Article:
Do you need a lockdown marriage review?

We are raised to think of marriage as for ever, but is there another way? Molly Gunn reveals how lockdown has brought the issue into focus

The modern marriage may need a rethink in these abnormal times
The modern marriage may need a rethink in these abnormal times

I met Tom in London, November 2000. It was quirky and serendipitous, the kind of meet-cute that might happen in a film. After spotting that a house on my Victorian terraced street was home to some good looking blokes, not a dissimilar age to me (then 23), I put a note through the door: “Stop watching TV and come & meet us in the pub next Thursday. Kings Head, 9pm, be there, from the girls up the road.” (Girls plural, so that I didn’t sound like a stalker).

The note now sits in a frame on the wall of my family home. Because Tom, my husband of 15 years, was one of the four out of five housemates that rocked up to the Kings Head that Thursday night in Tooting.

We clicked immediately, and six months later I was cohabiting with him in the house of boys. Beforehand though, I declared: “If we move in together, we’re getting married and having three kids. That’s the deal.” And, somehow, even though his parents had divorced and he “didn’t believe in marriage,” Tom agreed.

We wed in 2005 in two legs: the first at Wandsworth Town Hall and the second at the Anglican church in Ibiza. And we do now have three kids: Rafferty (nine), Fox (seven), and Liberty (three).  

So far, so good. Tom and I have had our ups and downs, like any relationship, but we’ve got through them. On the whole we’ve been solid. You see, I have always – always – believed in marriage for the long haul. My parents have been married 50 years this year! Raised in a happy, churchy family, I never questioned marriage for life as a concept. 

And I used to dream of the set up I have now: handsome husband (talented too, a music producer); gorgeous intelligent kids; a family home (no small thing; we rented for years before buying in Somerset four years ago) and a great career, where I work for myself, running Blog and marketplace, Selfish Mother.

'We've had our ups and downs, like any relationship, but we’ve got through them.' Molly Gunn and her husband Tom

But by the time we celebrated our 15th wedding anniversary this month, my opinion had started to change. Of course, lockdown has presented its own unique set of strains. According to the Office of National Statistics, 39 per cent of people who are married or in civil partnerships now report high levels of anxiety, compared with only 19 per cent pre-pandemic, and many experts are predicting that the past three months in close confinement will lead to a surge in divorce.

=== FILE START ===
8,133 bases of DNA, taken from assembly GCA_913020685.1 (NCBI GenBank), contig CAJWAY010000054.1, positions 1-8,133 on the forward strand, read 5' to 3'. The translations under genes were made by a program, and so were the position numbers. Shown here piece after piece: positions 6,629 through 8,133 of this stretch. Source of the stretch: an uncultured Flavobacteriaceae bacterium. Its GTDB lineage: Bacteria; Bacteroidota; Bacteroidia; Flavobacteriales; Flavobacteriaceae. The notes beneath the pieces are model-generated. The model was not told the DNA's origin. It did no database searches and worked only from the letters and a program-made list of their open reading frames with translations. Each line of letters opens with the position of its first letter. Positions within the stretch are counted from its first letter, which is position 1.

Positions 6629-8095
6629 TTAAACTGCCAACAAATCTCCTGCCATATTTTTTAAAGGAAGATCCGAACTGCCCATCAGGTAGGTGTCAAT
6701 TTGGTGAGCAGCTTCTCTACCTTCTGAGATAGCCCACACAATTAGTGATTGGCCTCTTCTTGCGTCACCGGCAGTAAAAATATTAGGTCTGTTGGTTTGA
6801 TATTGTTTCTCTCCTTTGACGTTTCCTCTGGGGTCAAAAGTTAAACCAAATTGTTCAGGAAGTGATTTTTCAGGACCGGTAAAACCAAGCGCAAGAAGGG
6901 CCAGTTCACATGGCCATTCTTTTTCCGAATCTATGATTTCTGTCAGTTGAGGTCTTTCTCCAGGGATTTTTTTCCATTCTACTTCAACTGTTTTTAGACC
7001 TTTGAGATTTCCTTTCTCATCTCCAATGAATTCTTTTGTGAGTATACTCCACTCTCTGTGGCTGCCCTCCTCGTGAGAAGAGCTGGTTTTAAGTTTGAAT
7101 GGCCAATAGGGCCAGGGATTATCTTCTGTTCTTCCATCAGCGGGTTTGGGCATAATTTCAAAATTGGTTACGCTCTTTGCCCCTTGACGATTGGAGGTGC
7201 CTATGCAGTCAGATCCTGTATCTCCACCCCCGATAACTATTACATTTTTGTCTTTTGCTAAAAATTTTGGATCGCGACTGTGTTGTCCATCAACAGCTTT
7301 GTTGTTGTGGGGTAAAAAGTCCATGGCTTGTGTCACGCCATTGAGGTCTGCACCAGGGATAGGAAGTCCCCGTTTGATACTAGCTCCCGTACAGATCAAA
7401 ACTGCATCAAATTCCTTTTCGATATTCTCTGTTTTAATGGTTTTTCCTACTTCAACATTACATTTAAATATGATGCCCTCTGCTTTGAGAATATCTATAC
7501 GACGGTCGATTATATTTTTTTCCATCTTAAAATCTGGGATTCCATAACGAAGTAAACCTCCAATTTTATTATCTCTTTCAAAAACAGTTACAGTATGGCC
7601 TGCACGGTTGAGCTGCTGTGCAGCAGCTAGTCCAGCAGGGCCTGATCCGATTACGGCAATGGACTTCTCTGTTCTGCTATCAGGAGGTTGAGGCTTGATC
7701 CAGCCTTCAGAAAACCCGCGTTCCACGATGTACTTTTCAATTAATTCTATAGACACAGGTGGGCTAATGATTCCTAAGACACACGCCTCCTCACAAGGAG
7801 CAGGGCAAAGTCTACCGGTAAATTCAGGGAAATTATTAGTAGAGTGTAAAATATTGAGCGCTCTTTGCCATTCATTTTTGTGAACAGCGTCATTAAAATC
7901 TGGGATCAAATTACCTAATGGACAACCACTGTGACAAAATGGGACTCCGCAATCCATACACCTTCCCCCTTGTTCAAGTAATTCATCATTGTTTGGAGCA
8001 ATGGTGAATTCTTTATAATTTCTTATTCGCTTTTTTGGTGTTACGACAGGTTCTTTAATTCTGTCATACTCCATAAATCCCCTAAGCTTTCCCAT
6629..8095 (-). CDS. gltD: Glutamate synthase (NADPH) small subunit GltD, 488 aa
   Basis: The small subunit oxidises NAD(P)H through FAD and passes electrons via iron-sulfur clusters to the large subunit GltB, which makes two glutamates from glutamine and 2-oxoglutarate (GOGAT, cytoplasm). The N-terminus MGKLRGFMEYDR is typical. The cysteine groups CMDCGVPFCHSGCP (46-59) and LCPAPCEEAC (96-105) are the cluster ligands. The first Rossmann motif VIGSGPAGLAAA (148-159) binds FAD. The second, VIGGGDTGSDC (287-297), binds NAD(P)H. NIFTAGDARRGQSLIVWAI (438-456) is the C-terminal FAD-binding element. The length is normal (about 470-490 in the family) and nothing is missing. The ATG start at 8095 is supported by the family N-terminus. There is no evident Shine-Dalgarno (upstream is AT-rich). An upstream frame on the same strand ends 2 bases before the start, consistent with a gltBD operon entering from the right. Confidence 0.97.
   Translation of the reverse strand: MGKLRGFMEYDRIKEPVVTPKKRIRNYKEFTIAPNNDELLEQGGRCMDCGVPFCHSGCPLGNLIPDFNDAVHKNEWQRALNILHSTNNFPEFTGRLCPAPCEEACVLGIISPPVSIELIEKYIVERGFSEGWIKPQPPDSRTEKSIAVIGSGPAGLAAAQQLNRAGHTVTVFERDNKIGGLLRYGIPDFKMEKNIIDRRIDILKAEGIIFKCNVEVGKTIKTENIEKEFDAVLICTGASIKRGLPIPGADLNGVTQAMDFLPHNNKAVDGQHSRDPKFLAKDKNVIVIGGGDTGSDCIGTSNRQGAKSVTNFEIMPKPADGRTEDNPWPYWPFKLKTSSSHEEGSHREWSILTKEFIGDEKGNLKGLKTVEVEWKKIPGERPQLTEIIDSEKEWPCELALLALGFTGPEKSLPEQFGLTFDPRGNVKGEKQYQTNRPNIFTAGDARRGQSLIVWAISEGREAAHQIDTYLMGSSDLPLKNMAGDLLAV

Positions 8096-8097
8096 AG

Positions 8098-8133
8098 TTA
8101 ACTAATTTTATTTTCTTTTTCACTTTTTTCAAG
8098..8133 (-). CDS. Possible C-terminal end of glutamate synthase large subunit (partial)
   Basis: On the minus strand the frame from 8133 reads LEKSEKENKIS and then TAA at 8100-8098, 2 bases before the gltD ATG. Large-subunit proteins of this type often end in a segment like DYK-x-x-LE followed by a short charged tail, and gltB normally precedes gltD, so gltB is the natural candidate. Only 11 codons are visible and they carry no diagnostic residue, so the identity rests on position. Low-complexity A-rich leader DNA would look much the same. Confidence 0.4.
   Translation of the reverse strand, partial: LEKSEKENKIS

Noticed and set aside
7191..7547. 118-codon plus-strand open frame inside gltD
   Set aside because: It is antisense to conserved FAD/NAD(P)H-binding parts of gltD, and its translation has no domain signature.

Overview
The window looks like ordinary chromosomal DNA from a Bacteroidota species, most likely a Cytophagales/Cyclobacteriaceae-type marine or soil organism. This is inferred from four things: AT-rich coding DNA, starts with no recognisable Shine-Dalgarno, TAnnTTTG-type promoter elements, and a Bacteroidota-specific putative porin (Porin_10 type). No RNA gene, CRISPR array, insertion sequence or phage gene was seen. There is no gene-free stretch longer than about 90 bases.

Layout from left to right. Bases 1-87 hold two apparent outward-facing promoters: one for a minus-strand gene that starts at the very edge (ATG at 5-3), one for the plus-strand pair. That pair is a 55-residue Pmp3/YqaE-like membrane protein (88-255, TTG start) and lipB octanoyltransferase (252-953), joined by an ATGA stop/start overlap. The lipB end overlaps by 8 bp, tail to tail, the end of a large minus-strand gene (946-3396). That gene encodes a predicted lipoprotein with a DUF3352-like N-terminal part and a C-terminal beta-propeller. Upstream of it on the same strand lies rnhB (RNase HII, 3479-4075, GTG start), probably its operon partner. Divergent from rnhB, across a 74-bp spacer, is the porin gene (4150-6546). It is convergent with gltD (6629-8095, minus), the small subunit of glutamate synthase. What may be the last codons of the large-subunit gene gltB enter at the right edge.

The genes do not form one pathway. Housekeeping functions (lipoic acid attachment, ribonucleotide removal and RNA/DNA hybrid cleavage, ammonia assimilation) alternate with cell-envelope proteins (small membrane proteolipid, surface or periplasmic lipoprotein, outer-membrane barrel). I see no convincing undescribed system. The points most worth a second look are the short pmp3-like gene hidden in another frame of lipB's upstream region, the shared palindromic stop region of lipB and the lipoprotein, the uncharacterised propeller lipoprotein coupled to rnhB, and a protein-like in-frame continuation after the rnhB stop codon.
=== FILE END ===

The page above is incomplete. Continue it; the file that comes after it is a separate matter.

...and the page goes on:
If anything, Tom and I have actually been arguing less than we did before, because we’re barely spending any time together at all. Like ships in the night, we pass the baton of childcare and work at lunchtime each day, before eating, sleeping and repeating. We feel more like colleagues than a couple, on the treadmill or running the small business of a family, as well as our actual business on top - getting through each day functionally in a well-oiled machine, day after day.

But now lockdown is easing, old issues are resurfacing, and we’re looking for answers to a questioning of our marriage that had already begun.

Because, though we communicate brilliantly, we do also argue a lot, and witnessing arguments isn’t healthy for the kids. Because, despite being a stellar team, the fizz and sparkle of early marriage is gone. Because, although the concept of an open relationship feels too naff – too Seventies, fondue-and-hot-tubs for either of our liking – we find other people attractive, and after 20 years together, perhaps we both need to explore who we are without each other.

Molly Gunn says her and her husband argue frequently

Marriage brings lots of wonderful things, but the expectation of ‘foreverness’ can feel like a pressure cooker. About a year or so ago, while I was on maternity leave after having our daughter, Tom came on board to help with my business, and stayed on board. When I returned, we soon had a frank conversation: “if we carry on working together like this, it will lead to divorce.”

We were both shocked, at first, as the d-word hung in the air. But once it was verbalised, it began to lose its sting. What would my life and my children’s lives be like if Tom and I weren’t married? And asking that question, led to another question: why is there so much stigma around the subject?